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What’s ‘normal’ anyway?

Is the notion of ‘disability’ just a social and cultural construction?

In a word, yes.

Different societies have different ‘norms’ or expectations about:

  • what is considered an ‘appropriate’ way of being in the world and
  • the meaning that is attached to difference.

This means our perceptions about humanity are all culturally informed. What’s considered ‘normal’ changes with changing societal standards over time. For example, societal perceptions dictate who should be excluded and who should be fully integrated in the community. They decide what roles people should play, who is considered ‘useful’ and who is not.

Society’s perceptions govern beliefs about ‘norms’. They influence what and who we consider to be ‘normal’ and also ‘abnormal’.

Cultural connections between good, bad, normal and abnormal

Have you ever considered the way society’s perceptions of what’s ‘normal’ are by default regarded as ‘good’ and what is deemed ‘abnormal’ is considered inherently ‘bad’? The reality is, society assigns superiority and inferiority to certain people and groups. People who sit outside of the so called ‘norms’, are also consigned to the ‘inferior’ box. Whether this is conscious or unconscious, the impacts on people’s lives are devastating. It leads to stereotyping, stigma and ultimately the exclusion of people with disability in our society.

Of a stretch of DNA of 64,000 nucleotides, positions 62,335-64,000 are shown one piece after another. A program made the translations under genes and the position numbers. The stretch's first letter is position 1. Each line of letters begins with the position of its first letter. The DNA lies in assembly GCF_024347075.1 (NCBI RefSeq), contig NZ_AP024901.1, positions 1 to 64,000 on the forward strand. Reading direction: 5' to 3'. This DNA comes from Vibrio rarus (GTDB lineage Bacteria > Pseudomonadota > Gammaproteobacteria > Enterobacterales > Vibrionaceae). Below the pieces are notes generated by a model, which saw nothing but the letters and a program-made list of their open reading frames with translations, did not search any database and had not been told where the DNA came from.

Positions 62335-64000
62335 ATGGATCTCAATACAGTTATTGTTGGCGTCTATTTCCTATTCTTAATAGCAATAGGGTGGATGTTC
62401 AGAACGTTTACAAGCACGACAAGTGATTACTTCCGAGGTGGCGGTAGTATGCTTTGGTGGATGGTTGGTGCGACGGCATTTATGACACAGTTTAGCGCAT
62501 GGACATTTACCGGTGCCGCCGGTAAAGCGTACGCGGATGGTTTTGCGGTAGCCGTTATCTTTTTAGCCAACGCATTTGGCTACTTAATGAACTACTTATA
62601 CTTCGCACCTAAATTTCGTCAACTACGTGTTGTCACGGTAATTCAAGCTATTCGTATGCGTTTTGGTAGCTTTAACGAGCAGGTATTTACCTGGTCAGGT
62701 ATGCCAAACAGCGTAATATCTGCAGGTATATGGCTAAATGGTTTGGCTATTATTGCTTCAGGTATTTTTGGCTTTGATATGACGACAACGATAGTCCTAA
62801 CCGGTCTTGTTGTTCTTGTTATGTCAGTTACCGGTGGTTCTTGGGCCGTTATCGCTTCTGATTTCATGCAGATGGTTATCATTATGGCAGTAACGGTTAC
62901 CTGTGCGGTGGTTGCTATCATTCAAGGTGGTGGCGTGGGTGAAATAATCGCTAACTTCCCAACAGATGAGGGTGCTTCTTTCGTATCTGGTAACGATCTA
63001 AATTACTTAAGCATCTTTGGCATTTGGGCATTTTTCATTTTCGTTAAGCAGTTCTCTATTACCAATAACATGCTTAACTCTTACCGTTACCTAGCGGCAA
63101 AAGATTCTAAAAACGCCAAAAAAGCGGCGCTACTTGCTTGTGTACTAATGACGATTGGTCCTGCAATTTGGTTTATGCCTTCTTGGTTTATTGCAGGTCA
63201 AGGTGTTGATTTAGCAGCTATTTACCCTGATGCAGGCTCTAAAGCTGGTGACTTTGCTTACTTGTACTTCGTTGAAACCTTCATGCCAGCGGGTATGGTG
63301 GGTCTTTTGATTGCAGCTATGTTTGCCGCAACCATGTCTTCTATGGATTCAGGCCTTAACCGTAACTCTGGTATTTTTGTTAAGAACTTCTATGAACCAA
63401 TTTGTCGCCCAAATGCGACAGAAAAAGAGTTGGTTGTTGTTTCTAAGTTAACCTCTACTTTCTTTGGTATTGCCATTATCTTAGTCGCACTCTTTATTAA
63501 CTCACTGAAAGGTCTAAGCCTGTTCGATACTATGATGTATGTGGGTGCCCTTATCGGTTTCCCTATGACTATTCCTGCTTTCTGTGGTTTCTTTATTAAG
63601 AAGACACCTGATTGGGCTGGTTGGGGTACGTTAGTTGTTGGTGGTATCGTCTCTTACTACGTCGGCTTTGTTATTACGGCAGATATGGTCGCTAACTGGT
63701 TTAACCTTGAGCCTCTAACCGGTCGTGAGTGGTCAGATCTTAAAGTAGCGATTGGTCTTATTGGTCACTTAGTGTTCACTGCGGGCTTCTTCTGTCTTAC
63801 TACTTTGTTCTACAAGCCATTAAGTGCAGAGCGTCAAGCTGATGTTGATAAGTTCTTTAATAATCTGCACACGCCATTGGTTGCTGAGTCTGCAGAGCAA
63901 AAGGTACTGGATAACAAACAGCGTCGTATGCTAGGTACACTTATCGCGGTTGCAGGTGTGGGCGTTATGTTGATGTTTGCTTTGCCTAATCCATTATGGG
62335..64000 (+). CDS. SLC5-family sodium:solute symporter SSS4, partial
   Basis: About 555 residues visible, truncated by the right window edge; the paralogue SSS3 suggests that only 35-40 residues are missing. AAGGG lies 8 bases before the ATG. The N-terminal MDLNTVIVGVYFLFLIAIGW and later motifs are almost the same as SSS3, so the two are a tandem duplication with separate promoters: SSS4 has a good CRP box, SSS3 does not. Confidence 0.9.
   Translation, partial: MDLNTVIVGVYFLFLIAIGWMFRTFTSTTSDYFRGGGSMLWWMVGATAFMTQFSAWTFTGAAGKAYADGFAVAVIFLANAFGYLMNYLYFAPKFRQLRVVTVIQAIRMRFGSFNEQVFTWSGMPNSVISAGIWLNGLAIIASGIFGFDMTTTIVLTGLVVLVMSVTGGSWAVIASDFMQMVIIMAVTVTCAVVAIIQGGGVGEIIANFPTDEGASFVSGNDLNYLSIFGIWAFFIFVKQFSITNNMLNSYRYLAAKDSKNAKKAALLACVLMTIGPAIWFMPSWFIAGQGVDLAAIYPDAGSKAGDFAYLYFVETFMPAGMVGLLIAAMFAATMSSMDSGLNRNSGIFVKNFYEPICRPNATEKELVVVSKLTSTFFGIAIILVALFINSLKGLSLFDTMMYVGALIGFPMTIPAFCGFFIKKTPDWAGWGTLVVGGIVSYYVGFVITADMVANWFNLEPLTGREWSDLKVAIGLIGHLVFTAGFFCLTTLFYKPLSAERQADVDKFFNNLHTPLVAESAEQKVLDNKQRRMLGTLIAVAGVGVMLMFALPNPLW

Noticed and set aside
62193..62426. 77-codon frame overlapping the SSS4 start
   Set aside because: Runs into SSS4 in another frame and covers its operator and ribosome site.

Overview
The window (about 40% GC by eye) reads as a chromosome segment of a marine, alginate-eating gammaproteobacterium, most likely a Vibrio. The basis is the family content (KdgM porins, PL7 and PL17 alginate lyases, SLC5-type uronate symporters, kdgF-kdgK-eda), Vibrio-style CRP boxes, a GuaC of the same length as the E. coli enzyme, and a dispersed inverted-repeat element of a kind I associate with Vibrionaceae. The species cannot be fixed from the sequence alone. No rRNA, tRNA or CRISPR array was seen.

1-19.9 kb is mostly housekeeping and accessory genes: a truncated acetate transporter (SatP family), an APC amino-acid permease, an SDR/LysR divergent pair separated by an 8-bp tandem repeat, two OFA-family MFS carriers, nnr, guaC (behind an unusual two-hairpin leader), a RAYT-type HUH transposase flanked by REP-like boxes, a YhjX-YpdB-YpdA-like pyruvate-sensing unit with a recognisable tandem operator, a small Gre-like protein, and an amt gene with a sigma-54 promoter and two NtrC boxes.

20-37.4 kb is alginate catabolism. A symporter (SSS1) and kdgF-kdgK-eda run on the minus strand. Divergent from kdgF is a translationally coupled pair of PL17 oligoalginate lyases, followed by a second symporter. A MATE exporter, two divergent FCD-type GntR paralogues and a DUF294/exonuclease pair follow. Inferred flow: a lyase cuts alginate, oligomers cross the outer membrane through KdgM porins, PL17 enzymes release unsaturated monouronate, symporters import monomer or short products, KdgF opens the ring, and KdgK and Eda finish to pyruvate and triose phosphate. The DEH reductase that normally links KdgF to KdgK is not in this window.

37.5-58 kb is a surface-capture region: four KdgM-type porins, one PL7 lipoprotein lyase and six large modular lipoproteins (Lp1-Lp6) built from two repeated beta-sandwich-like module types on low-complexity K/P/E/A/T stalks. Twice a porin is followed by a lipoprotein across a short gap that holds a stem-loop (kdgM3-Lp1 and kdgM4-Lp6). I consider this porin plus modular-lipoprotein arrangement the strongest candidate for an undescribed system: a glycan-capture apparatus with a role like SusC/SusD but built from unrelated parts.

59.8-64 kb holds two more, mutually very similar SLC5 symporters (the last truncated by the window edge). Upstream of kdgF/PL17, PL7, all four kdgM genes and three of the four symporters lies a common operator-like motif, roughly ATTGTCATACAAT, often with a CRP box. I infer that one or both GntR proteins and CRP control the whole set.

Where does it leave people if they aren’t considered part of the society in which they live, but seen as somehow separate or deviant? Perhaps the more appropriate question is, what aspects of their lives are NOT impacted by the processes of exclusion? Can’t think of any? We can’t either!

Your task

Join the discussion and share your thoughts on why there’s no such thing as ‘normal’.

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This article is from the free online course:

Realising Career Potential: Rethinking Disability

Griffith University